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Erasing "man" from our language

By Jeff Burhans
Arizona Daily Wildcat
March 30, 1999
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editor@wildcat.arizona.edu

To the editor,

I recently read an article in a business journal about the efforts of a company to regain its market share using the newest Internet technology. I remember this article because it had something in it I hadn't seen in a long time. The article referred to the company's top guy as the "chairman." 

"Chairman," I thought. How refreshing to see that word again after such a long time.  Today every major journal, book, or other publication uses the word "Chairperson" or simply "Chair." It is just part of the ongoing campaign to erase the word "man" from the English vocabulary. Every word that used to contain "man" or "men" has been changed to something more acceptable to our cultural elite. Policeman is now police officer. Fireman is now firefighter. Mailman is now postal worker and so on.

You see, the establishment feels that if they can change the language we use, they can change the way we think. And that, of course, is the goal - to change the way you and I think. All major publications have joined in the effort. An article in Scientific American I read last week refers to a new medicine's benefit to "humankind." You see, the word "mankind" can't be used because it contains the word "man."

Interestingly, though, it may be more difficult for our language police to erase the word "mankind" than other words they have targeted. This is because Neil Armstrong (inadvertently, I'm sure) cemented the word "mankind" into history with the phrase "One small step for mankind." 

It will be hard for the establishment to erase that phrase from the history books, although I'm sure they will give it their best.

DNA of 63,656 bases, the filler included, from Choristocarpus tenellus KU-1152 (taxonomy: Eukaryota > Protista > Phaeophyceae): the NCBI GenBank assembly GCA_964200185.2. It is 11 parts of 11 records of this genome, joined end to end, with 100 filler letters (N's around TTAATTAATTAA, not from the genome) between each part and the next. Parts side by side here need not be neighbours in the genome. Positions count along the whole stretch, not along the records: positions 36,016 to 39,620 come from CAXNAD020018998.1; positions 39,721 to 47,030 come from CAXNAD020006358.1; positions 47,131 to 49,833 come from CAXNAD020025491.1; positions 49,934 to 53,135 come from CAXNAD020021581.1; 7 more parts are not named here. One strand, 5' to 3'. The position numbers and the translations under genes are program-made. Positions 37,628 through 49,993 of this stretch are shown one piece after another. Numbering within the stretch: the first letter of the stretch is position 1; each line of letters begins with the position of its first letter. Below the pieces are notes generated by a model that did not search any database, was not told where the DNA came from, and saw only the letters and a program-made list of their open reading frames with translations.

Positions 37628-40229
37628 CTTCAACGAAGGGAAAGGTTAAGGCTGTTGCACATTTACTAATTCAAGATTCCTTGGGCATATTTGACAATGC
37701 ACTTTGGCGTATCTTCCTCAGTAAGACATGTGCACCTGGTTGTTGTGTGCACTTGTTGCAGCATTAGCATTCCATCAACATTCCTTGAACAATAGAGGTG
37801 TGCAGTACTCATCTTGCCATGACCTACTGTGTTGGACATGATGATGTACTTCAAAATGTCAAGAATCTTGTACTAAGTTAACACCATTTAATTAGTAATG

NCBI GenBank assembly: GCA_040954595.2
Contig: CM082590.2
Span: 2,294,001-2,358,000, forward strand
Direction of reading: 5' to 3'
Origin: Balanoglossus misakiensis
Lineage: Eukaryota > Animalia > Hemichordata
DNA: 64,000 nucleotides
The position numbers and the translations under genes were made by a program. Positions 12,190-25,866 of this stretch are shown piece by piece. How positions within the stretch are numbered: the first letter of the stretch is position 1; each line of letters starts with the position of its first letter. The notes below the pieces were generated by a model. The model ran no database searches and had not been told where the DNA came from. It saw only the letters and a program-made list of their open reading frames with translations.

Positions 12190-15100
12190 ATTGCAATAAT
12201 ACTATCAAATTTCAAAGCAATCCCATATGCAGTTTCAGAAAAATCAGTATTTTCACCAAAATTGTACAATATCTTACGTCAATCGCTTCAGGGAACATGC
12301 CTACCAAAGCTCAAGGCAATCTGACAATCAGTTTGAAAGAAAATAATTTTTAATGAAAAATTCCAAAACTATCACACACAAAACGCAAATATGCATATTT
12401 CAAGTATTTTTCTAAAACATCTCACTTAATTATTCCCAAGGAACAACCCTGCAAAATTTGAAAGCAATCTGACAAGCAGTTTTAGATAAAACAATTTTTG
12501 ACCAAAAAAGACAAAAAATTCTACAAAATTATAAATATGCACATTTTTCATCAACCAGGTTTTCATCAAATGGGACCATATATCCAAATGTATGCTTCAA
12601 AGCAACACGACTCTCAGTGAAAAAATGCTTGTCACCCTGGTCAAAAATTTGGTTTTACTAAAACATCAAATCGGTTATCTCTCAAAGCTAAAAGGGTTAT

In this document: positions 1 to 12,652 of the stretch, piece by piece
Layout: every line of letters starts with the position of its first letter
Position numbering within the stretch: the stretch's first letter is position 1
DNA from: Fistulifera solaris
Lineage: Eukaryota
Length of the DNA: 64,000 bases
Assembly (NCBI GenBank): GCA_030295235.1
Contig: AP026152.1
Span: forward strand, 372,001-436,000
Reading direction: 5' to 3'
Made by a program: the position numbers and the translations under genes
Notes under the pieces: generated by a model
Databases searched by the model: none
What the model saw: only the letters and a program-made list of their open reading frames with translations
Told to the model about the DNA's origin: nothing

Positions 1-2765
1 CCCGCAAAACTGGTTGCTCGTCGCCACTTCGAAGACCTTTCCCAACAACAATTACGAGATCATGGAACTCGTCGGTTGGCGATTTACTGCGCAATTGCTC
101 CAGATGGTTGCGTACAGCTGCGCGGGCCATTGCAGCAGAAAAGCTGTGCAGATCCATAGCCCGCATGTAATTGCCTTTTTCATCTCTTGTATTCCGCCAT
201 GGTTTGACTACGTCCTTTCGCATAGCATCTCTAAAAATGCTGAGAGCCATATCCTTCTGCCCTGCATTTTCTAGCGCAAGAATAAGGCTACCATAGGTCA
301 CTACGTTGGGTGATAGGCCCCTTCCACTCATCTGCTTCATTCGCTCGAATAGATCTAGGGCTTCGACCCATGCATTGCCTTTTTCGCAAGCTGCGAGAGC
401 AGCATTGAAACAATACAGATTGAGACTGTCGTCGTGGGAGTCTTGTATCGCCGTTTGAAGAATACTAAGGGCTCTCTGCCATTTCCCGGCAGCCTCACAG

The effort to erase the word "man" has been largely successful in most areas of our society. Today, the only place you will find the word "man" is, perhaps, at the Selective Service department - where only "men" are slated to be drafted and sent to war. That's right.  While the government has been feverishly rewriting laws to make men and women equal, this is the one law they have chosen to keep as it is. You may also find the word "man" within the hundreds of "affirmative action" programs specifically designed to discriminate against men in school admissions, hiring and promotions.

Why have the efforts to erase the word "man" been so successful in our country? Because American men are suckers. While other groups fight for their rights and try to increase their power in society, American men are told that they don't have a right to do the same (unless, of course, they are a man "of color"). Men have accepted the establishment's rules on this and haven't questioned it. Until we wake up and stop being suckers, the establishment will continue to succeed in their efforts.

Jeff Burhans
Former Tucson resident